Orders, Decorations, Medals and Militaria (22 July 2015)

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Date of Auction: 22nd July 2015

Sold for £12,000

Estimate: £10,000 - £12,000

Naval General Service 1793-1840, 2 clasps, Implacable 26 Augt 1808, Anholt 27 March 1811 (William Mear.) some edge bruising , otherwise good very fine £10000-12000

Footnote

Ex Glendining, February 1902; Christies, November 1985.

William Mear is confirmed on the rolls as a Private, Royal Marines, aboard H.M.S. Implacable in August 1808, and was one of the detachment of Marines that took part in the defence of the Island of Anholt in March 1811. Approximately 44 clasps issued for Implacable and approximately 40 clasps issued for Anholt. Only two medals issued with this combination of clasps.

The Implacable was originally the French line-of-battle ship Duguay Trouin, launched at Rochefort in 1797. She was present at Trafalgar and was one of the four ships that escaped, only to be brought to action and captured by Sir Richard Strachan on 4 November 1805, and taken into the Royal Navy as the Implacable. Just what part the Revolutionnaire (captured from the French in 1794) played in the capture of the Duguay Trouin on 4 November is not known but it is worth recording that all seven recipients of these two clasps had been on board that day.

In August 1808, Sir Samuel Hood in Centaur accompanied by Implacable, Captain Thomas Byam Martin, joined Rear Admiral Nauckhoff and the Swedish fleet in Oro Roads and they all sailed from there on the 25th, in pursuit of the Russian fleet which had appeared off Sweden two days earlier. Due to their superior sailing Centaur and Implacable were soon well in advance and closing on the Russians who appeared to be in disorder. By the morning of the 26th, Implacable was able to bring the leewardmost of the enemy's line-of-battle ships, the Sewolod, 74, Captain Roodneff, to close action. After 20 minutes the enemy's colours and pendant were lowered but the approach of the whole Russian force obliged Sir Samuel to recall Captain Martin. A Russian frigate took the crippled ship in tow but when the Russian Admiral hauled his wind, Centaur and Implacable gave chase and forced the frigate to slip her tow. The enemy ships again bore down in support but instead of engaging they entered the port of Rager Vik (also known as Port Baltic or Rogerswick). When boats were sent out to try and tow her in to harbour Centaur stood in and, after driving the boats off, ran across the bow of the Sewolod just as she was entering the harbour. The Centaur then lashed the Sewolod’s bowsprit to her mizen-mast and both ships soon drifted aground. The Russians refused to strike and the battle went on until the arrival of the Implacable finally induced the Russian ship to surrender. Implacable had to heave Centaur off. However, the prize was so firmly aground that after taking out the prisoners and wounded men, Sir Samuel ordered her to be burnt. Implacable lost six men killed and twenty-six wounded including two who did not recover and three who had limbs amputated. Centaur lost three killed and twenty-seven wounded, and the Sewolod 303 killed, wounded and missing.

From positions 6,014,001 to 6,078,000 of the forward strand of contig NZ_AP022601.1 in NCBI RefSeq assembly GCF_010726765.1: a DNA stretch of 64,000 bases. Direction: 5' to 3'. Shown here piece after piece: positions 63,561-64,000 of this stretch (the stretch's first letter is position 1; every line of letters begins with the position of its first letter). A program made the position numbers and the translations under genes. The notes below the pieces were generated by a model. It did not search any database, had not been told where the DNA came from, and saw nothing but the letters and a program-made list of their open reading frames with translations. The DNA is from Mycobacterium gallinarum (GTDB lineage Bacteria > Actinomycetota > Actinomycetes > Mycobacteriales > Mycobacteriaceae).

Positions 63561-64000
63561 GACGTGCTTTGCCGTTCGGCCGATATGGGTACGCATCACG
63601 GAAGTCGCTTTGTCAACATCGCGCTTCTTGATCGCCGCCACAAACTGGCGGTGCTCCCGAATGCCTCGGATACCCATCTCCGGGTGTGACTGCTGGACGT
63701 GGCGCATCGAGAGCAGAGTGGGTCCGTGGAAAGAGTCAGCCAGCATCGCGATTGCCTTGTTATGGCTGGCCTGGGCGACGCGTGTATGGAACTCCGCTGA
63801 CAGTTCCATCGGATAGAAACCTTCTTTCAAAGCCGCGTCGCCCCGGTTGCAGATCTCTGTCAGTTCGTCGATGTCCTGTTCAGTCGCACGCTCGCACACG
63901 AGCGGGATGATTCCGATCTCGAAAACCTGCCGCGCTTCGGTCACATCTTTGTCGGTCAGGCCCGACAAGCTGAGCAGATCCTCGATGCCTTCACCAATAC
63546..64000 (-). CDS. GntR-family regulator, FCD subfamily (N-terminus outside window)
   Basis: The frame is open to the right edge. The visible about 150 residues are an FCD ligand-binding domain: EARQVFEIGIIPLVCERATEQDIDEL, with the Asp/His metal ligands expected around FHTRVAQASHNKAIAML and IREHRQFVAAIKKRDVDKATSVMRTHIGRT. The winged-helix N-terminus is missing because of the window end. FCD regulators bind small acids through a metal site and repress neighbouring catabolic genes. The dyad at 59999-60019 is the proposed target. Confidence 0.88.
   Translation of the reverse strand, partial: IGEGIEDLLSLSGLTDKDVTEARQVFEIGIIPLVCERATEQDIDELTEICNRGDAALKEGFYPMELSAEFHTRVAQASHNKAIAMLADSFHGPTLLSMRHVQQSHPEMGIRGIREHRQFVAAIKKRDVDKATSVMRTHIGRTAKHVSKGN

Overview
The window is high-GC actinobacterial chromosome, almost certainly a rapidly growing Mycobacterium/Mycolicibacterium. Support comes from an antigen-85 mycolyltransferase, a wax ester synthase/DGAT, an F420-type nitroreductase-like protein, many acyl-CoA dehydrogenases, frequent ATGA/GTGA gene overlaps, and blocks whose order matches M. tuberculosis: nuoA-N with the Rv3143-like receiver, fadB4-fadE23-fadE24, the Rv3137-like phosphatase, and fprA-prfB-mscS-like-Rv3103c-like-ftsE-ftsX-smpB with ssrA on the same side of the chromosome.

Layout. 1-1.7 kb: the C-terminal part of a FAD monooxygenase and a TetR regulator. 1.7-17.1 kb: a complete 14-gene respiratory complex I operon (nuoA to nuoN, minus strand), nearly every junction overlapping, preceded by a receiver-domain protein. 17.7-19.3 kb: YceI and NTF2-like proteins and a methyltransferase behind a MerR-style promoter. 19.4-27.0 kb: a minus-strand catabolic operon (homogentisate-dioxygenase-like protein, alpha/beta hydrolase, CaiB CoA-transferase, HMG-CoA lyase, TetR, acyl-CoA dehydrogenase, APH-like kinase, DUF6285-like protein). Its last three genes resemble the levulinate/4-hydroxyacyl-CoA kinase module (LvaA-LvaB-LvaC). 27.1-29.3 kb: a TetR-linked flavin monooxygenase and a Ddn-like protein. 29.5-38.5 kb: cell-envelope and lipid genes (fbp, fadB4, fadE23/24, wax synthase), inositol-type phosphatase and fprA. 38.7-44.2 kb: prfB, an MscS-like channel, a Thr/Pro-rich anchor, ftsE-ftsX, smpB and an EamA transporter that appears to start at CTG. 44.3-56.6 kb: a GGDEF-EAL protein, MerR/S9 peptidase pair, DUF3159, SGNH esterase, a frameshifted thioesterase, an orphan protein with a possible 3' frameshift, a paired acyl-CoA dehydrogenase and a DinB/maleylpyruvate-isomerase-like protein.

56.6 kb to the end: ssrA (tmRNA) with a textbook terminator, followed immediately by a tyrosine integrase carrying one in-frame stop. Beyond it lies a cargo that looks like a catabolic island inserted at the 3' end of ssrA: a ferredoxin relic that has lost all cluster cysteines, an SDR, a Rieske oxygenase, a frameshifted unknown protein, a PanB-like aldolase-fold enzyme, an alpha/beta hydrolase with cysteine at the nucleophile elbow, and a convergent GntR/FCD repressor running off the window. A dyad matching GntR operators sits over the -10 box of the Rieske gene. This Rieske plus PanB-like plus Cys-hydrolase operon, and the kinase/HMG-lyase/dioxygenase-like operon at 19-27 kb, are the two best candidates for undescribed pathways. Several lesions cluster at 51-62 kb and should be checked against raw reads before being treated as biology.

One of the most brilliant operations of the War was the defence of the Island of Anholt, in the Baltic, by Captain J. W. Maurice, R.N. with 400 Marines commanded by Major Torrens. This small party, being attacked by 1000 Danish soldiers, beat them off, and forced no less than 520 men to surrender, while the Tartar, 32, Captain Baker, and the Sheldrake, 16, Captain Stewart, pursued a Division of 12 Gunboats protecting their landing, and captured two and sunk a third. The Danish loss amounted to 35 killed and 23 wounded, the British only losing two killed and Major Torrens and 30 men wounded. The clasp eventually issued for the defence of Anholt is the only one which stems partially from the promotion of Royal Marine officers.

Sold with comprehensive research.